Orrick Herrington & Sutcliffe chairman Mitchell Zuklie believes Silicon Valley is on the cusp of a new wave of IP litigation. Instead of networking and smartphones, the new flash points will likely involve blockchain, artificial intelligence, connected vehicles and virtual reality.
Now Orrick believes it’s hired just the IP litigator to help lead the charge in such areas: Jared Bobrow, the co-chair of the patent litigation practice of Weil, Gotshal & Manges, joins Orrick on Tuesday. He will be co-lead of Orrick’s global IP practice with partner Sten Jensen.
“There aren’t many IP litigators as skilled and experienced as him in the valley,” Zuklie said. “He’s a world-class talent and a great cultural fit.”
Bobrow is a 25-year veteran of Weil whose most recent claim to fame was a U.S. Court of Appeals for the Federal Circuit ruling that further fleshed out the U.S. Supreme Court’s TC Heartland v. Kraft Foods Group Brands ruling on patent venue.
He’s the latest in a long line of IP litigators who’ve thrived at Weil Gotshal before moving on to other firms. Bobrow and partner Edward Reines were regarded as Weil’s last top rainmaking patent litigators in Silicon Valley, according to a 2015 Recorder story.
Bobrow said Orrick held three attractions for him. The first is the commitment to the technology industry, “no matter what perspective you come at it from: VC, emerging companies, IP litigation, licensing.”
The second is the Asia practice built by Orrick partner Xiang Wang. “The IP disputes that stem from or are related to Asia are only going to increase,” Bobrow said. “Orrick is really well-positioned to take advantage of that.” The third piece is an appellate practice that “to my mind is second to none.”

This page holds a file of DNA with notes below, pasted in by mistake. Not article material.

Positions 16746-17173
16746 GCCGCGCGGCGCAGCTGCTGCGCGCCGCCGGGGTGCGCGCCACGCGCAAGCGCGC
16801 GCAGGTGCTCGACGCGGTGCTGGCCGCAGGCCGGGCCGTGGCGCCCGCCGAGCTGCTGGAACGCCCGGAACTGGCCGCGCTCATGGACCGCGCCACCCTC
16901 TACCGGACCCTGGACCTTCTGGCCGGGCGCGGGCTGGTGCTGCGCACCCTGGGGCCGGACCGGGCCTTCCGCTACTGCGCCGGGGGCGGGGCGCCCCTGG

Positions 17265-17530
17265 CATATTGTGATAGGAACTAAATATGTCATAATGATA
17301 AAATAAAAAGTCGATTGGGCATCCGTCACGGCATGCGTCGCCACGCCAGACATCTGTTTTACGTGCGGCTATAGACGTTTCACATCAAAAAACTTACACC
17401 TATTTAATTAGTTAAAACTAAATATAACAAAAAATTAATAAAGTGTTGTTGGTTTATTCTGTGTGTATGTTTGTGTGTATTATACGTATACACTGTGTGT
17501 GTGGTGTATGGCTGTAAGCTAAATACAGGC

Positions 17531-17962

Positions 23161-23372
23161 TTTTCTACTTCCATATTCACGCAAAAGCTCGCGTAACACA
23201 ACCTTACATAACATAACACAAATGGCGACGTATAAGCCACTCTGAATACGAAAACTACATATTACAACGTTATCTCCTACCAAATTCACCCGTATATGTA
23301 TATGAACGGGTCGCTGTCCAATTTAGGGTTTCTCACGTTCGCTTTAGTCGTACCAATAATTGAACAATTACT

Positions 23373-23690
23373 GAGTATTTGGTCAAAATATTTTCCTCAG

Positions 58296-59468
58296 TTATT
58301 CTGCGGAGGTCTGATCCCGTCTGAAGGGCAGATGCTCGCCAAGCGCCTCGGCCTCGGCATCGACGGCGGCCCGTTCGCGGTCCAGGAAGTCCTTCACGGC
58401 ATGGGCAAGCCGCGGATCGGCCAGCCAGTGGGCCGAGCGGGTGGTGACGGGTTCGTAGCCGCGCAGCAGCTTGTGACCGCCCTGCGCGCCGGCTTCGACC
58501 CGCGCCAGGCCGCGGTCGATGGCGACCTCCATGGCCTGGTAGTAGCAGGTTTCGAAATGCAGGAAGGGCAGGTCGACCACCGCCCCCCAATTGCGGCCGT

The move will represent a homecoming for Bobrow. He spent six years as an associate at Orrick before joining Weil Gotshal. A lot of Orrick’s personnel has changed over 25 years, particularly in the IP area, but he’s looking forward to being reunited with Orrick veterans like Lynne Hermle and Michael Torpey.
Bobrow handles both trials and appeals. In Micron he persuaded the Federal Circuit that the Supreme Court had effectively changed the law of patent venue in its TC Heartland decision such that other parties who had not raised it did not necessarily waive it. That decision sprung Micron from the U.S. District Court for the District of Massachusetts in a patent infringement case brought by Harvard University. Following a claim construction hearing in the District of Delaware the case settled.
Bobrow also is representing Micron Technology Inc. in a series of inter partes review proceedings before the Patent Trial and Appeal Board.
He and Orrick also have a number of clients in common, including Oracle Corp., Synopsys Inc. and PayPal Holdings Inc.
Zuklie has identified technology as a strategic cornerstone for Orrick along with energy and finance. With IP practice leaders like Gary Weiss and William Anthony retiring in recent years, and trial honcho Chris Ottenweller beginning to step back from practice, the firm has been searching to add someone like Bobrow for a couple of years, Zuklie said. Orrick also lost patent litigator Neel Chatterjee to Goodwin Procter last year.
It’s probably not Orrick’s last move in the space. “We’re not done with our commitment to the sector,” Zuklie said.
Coming along with Bobrow is Weil Gotshal counsel Jason Lang. Lang does IP litigation and counseling, which includes helping clients understand their portfolio and evaluating IP risks. “But he’s also a courtroom lawyer,” Bobrow said, adding that Lang had helped argue claim construction for Micron in its dispute with Harvard.
“We wish Jared and Jason the best in their new roles,” Weil Gotshal said in a firm statement.
D.C. partner Brian Ferguson, who had been co-chair of the patent litigation practice with Bobrow, will continue to lead Weil Gotshal’s 40 patent litigators, some 80 percent of whom hold technical or scientific degrees, the firm stated.